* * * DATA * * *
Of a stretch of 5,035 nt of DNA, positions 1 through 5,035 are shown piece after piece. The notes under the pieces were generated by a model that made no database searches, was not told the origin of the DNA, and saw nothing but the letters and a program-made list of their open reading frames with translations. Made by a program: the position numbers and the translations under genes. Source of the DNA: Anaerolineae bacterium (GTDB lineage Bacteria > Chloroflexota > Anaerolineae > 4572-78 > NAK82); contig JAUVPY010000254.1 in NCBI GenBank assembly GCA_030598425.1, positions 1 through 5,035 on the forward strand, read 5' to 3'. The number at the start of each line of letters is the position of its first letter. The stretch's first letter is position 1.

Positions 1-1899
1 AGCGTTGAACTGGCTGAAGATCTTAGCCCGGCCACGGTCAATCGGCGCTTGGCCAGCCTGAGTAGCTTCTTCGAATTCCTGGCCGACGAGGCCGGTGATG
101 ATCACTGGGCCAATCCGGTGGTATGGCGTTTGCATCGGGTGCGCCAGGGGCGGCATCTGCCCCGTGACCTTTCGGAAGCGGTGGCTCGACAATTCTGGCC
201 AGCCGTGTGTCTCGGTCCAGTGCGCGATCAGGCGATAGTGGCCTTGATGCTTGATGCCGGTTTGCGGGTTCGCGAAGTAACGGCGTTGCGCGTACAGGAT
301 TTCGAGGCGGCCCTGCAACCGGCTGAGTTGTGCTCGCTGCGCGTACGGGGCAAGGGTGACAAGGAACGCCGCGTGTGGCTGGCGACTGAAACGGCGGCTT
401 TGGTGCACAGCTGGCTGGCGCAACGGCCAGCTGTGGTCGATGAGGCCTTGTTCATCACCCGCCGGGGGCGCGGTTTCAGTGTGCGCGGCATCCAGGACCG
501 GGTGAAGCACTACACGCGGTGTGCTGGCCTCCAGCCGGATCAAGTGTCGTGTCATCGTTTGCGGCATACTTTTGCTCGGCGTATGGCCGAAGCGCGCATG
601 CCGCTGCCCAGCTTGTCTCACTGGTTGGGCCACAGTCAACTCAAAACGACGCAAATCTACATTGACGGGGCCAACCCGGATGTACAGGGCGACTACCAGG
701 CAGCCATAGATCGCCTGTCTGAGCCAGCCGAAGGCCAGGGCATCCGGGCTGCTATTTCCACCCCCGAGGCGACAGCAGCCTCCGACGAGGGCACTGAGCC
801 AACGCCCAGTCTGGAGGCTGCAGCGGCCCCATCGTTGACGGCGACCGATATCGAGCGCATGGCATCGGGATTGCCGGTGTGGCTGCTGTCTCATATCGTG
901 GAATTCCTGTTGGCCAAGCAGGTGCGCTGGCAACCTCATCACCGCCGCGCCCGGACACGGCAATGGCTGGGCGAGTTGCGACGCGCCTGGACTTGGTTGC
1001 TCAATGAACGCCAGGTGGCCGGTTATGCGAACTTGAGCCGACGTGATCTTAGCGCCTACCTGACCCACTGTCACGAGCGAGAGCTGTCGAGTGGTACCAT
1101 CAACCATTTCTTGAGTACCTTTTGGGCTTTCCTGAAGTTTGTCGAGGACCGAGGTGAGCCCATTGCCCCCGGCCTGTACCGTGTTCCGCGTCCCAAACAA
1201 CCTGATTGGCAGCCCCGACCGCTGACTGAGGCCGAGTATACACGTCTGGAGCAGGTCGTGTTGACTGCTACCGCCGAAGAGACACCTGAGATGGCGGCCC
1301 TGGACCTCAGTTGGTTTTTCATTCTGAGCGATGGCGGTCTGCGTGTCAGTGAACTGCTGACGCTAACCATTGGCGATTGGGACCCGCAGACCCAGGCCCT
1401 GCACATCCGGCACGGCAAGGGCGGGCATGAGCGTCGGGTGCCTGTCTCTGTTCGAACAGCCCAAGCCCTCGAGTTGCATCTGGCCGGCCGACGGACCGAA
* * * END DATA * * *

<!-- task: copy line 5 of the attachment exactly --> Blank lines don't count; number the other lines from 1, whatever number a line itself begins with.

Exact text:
201 AGCCGTGTGTCTCGGTCCAGTGCGCGATCAGGCGATAGTGGCCTTGATGCTTGATGCCGGTTTGCGGGTTCGCGAAGTAACGGCGTTGCGCGTACAGGAT